The maximum value compositing (MVC) procedure as described by Holben (1986) was used to merge NDVI values over the course of ten days [16]. The resulting surface reflectance value for each pixel thus corresponds to the date with the maximum NDVI-value in a 10-day period. Maximum value compositing for the synthesis of daily NDVI-values was found to be a reliable procedure for detecting changes in vegetation cover [17,18].

Typical NDVI-values range between 0.1 and 0.7 for vegetated areas, with a higher (composite) NDVI value equating to denser, greener vegetation. The temporal evolution of NDVI-values is considered to be an effective way to analyze the impact of 1) natural seasonal variations, 2) extreme climatic events, and 3) human activities on ecosystems [19]. The temporal evolution of NDVI values for the period 1998 - 2005 were analyzed in four selected counties in Fars. For each county average, decadal NDVI-values on farmland were calculated by spatial aggregation of the 1 km2 pixels.

2.3. Meteorological and Hydrological Data

Figure 2 shows the precipitation data collected from 122 synoptic and rainfall stations in the study area over a ten-year period from 1998 to 2007. Groundwater-level data from 378 observer wells within Fars was also collected.

3. Methodology

Figure 3 shows the flowchart of the proposed drought monitoring methodology. In the first step, preprocessing including image georeferencing, radiometric gain and offset calibration of NOAA AVHRR images, and normalization of ground water level data are performed. The 10-day NOAA AVHRR data is used to produce NDVI images, which are then compared and validated using SPOT-VEG data. From this data, long-term mean NDVI and max/min NDVI values are produced, which are in turn used to calculate DSI and VCI. In order to calculate the SWI and SPI indices, groundwater and precipitation data are used (please see “Reference Data” in the flowchart below).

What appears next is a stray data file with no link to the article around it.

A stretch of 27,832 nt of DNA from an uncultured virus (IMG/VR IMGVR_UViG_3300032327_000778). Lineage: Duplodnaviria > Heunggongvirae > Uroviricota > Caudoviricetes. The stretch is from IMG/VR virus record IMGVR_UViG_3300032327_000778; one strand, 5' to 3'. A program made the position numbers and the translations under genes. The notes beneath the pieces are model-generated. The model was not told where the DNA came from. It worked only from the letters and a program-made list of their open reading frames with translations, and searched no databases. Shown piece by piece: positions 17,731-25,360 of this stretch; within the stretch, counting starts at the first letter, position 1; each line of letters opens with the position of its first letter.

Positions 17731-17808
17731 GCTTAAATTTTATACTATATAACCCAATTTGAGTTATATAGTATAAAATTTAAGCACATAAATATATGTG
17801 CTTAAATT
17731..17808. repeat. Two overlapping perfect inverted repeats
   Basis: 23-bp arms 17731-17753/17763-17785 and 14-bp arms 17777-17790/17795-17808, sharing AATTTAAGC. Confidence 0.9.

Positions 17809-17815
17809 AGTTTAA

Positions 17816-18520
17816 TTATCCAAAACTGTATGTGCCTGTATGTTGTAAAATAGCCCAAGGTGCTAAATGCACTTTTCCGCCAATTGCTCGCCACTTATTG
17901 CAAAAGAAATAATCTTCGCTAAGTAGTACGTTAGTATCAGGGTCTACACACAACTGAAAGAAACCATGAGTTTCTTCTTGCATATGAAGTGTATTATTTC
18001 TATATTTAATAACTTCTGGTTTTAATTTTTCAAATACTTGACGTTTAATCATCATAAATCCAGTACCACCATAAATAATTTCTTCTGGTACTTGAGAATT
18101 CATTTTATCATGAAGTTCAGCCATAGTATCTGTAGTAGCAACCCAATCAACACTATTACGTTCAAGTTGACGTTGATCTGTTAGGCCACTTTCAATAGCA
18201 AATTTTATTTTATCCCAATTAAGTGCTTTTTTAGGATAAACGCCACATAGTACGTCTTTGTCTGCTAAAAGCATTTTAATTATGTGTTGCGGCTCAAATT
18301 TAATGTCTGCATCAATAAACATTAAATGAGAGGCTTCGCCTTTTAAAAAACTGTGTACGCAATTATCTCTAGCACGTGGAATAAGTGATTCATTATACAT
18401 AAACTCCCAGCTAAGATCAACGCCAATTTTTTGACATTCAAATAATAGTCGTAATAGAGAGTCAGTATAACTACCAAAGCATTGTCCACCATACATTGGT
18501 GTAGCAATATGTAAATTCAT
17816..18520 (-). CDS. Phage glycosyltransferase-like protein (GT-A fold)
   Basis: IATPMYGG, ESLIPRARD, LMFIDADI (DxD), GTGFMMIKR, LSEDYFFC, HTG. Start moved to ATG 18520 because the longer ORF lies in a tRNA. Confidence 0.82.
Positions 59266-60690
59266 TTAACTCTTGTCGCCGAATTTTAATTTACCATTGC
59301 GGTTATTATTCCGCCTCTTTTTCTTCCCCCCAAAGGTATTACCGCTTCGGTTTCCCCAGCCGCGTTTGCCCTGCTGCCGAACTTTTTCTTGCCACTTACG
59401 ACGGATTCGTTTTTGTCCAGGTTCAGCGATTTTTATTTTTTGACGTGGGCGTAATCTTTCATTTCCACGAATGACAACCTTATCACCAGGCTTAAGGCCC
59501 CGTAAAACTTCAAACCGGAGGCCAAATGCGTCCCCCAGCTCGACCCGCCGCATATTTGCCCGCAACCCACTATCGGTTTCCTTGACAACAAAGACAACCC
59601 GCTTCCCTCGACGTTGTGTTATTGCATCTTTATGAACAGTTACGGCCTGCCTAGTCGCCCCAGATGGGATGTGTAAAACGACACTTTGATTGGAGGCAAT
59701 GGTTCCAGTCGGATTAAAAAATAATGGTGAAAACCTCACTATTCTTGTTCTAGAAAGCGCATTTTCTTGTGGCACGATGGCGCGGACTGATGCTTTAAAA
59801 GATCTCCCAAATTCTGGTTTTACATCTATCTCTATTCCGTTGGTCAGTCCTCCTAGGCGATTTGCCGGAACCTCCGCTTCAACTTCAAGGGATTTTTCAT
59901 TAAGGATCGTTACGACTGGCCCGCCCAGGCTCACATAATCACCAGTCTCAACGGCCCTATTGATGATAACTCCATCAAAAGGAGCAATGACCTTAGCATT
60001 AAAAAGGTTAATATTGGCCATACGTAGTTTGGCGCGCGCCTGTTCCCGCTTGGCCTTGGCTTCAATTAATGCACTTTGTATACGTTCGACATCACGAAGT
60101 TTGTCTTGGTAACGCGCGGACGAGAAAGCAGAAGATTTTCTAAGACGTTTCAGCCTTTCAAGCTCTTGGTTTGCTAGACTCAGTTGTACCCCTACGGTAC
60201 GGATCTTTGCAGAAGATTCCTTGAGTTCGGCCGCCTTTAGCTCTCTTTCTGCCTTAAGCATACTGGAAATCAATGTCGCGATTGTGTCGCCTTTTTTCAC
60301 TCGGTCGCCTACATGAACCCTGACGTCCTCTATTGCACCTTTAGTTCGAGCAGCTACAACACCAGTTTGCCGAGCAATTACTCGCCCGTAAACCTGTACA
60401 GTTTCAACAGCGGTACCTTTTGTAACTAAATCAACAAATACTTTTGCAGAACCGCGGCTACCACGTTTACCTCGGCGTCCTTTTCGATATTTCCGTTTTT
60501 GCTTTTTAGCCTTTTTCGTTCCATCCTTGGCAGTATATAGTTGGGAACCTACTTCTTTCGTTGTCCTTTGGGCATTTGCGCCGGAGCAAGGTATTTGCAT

The next step in our proposed methodology is to use the DSI and VHI drought monitoring indices to derive drought severity maps. These drought maps are produced according to GIS standards and the results are discussed in the subsequent sections below. As shown in Figure 3, the DSI and VHI indices are also used to derive correlation coefficients. The correlation coefficients are calculated between SWI and VHI or between SWI and DSI. Visual spatial interpretations are performed to evaluate the spatial correlations that exist between SPI and VHI as well as between SPI and DSI (VHI is calculated from VCI and TCI indices).

3.1. Preprocessing

The five bands of raw AVHRR images were extracted using ENVI software, and radiometric calibrations were performed on bands 1 and 2 using calibration coefficients provided by NOAA. Digital number values were converted into an Albedo function using the following Equation (1):


where DN is the digital number of pixels and A and B are calibration coefficients provided by NOAA for NOAA-


Figure 2. (a) Rain-gauge stations, (b) Observation wells in and around the province of Fars (Iran).

Figure 3. Flowchart of proposed method.

-14 [20].

Using ENVI software, geometric corrections for bands 1 and 2 of all the images were performed in two subsequent stages using ephemeris data and ground control points. In the ground control point method, polynomial transformation was employed and Root Mean Square error (RMS) values averaged around 0.65 pixels. The resulting images had a nominal spatial resolution of 1.1 km2. Also, ground water level data were normalized with respect to long-term annual mean values in order to produce SWI data.

Many researchers have been able to determine vegetation condition using vegetation indices such as NDVI [9, 21-25]. The NDVI is based on the fact that healthy vegetation has a low reflectance in the visible portion of the electromagnetic spectrum due to chlorophyll absorption and other pigments, and high reflectance in the Near Infrared (NIR) because of the internal reflectance by the mesophyll spongy tissue of a green leaf [26]. NDVI can be calculated using pixel’s reflectance values of red (visible) band and the NIR band of a satellite sensor, and is represented by the following Equation (2):


NDVI values range from –1 to +1. Because of the high reflectance in the NIR portion of the electromagnetic spectrum, healthy vegetation is represented by high NDVI values between 0.05 and 1. Conversely, non-vegetated surfaces (such as water bodies) yield a negative NDVI value. Bare soil areas have NDVI values which are closest to 0 due to the high reflectance in both the visible and NIR portions of the electromagnetic spectrum [27].